3. Energy security: We are midway, ranking 61 out of 125 countries in this category. We need to add more big conventional plants to take over many aging plants, and to put in place an LNG facility in Batangas to import gas in case no substantial gas reserves are discovered when Malampaya gas runs out sometime around 2024.

There are at least four dangers in Philippine energy policies resulting in prices either rising or flatlining.

One is feed-in-tariff (FiT) or guaranteed high prices for 20 years for variables renewables especially wind-solar. FiT has been rising steadily and slam-dunking all electricity consumers from Aparri to Tawi-tawi: four centavos/kWh in 2015, 12.40 centavos in 2016, 18 centavos middle of this year, and going up to 26 centavos (Transco petition at the Energy Regulatory Commission [ERC]) later this year.

Two is transmission charge. NGCP must add more ancillary services to stabilize power supply from intermittent wind-solar, and build more transmission facilities in far-flung areas where these wind-solar plants are constructed. Consequently, transmission fees will slowly and steadily rise.

Three is system losses. High losses in provinces — areas which are run by monopoly electric cooperatives (ECs) — are ultimately passed on to the consumers. Current ERC and legislative proposals plan to allow these ECs to retain their high system losses while pressuring private distribution utilities (DUs), which on average have low system losses, to further bring this down.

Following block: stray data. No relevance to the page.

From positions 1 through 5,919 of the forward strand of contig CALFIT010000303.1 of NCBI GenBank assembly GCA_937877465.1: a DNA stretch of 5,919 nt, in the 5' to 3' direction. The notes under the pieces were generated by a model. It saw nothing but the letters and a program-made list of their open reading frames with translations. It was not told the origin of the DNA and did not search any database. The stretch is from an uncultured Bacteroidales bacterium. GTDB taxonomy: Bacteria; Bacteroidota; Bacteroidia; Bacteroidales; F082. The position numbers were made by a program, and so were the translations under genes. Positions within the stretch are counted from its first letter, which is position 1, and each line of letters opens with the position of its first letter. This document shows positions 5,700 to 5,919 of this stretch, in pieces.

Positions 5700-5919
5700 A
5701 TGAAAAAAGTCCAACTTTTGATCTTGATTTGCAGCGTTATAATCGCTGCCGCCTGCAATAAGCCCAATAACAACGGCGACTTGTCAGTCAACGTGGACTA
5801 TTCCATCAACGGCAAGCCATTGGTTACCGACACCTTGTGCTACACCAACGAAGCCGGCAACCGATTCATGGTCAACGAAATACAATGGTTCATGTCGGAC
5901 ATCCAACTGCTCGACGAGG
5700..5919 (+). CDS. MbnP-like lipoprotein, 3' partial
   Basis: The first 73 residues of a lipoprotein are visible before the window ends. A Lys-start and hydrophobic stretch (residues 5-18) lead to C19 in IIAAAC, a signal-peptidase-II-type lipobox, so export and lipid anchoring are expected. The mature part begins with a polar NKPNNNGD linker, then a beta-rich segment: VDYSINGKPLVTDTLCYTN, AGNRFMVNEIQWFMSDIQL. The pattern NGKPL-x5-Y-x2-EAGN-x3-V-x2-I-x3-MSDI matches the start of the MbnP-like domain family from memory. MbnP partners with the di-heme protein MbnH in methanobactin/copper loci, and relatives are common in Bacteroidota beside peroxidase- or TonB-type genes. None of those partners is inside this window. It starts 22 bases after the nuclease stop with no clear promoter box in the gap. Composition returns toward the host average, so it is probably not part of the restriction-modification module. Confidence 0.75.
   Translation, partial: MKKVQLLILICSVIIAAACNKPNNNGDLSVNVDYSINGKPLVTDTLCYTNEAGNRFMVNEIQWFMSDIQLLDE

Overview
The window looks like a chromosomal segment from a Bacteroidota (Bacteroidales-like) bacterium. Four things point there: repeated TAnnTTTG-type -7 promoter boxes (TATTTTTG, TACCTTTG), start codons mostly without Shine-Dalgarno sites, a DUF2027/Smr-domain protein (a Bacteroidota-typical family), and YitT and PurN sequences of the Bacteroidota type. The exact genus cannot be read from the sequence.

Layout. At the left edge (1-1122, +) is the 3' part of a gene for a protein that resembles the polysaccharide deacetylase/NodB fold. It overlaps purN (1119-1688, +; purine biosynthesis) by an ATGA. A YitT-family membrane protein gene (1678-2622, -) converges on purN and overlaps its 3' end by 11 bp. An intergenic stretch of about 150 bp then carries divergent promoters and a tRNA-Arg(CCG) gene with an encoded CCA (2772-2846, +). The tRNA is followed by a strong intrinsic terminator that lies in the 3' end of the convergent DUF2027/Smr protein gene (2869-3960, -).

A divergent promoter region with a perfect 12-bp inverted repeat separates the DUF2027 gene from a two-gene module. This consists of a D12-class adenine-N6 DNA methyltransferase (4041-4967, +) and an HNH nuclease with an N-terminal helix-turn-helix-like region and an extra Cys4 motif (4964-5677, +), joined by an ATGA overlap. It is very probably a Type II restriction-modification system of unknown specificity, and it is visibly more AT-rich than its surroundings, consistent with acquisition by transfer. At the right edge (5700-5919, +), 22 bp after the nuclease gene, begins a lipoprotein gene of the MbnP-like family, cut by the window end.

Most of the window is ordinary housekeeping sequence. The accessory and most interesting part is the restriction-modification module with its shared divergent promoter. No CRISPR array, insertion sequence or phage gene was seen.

Four is the impending renewable portfolio standards (RPS). This will require all ECs, DUs, and retail electricity suppliers (RES) to get a mandatory, minimum percentage of their electricity sales to come from expensive wind-solar and other variable renewables. If these renewables are cheap and getting cheaper as claimed by their developers and lobbyists, there is no need for RPS. But because they are expensive, RPS is made mandatory and coercively imposed.

Nature has given the Philippines energy advantage. Volcanoes have given us plenty of geothermal resources and potentials. Our big mountains have given us more waterfalls and big river systems.

Government policies favor expensive electricity via FiT, RPS, priority dispatch of renewables at WESM, accommodating more renewables in the grid. These policies must be reversed soon. Only then will we have higher scores in energy equity and energy security and finally, economic security.

Coal power and economic development

* This is my article in BusinessWorld on July 12, 2017.

bw2

Cheaper and stable energy means cheaper production costs for the industrial, agricultural, and services sectors of the economy. Cheaper energy also results in increased convenience for consumers too as many activities now are impossible without stable electricity supply.

In the modern history of Asian economies’ rapid growth, the use of coal power is an important contributor for their economic expansion.

o1big_071217

These numbers show three important things:

(1) Countries that have high and fast coal consumption are also those that experienced faster economic expansion (at least three times expansion of GDP size). Most especially China, India, South Korea, Indonesia, Vietnam, Malaysia, and Philippines.

(2) Countries with declining coal use are also those with slow economic expansion (below three times expansion of GDP size). Most notable are the US, Russia, Germany, and UK.

(3) Philippines’ coal use is actually small compared to its neighbors; its 2016 use is just nearly 1/2 of Malaysia and Vietnam’s consumption, just 1/3 of Taiwan’s and almost 1/5 of Indonesia’s. South Korea, Japan, India, and China’s consumption are many times bigger than the Philippines’.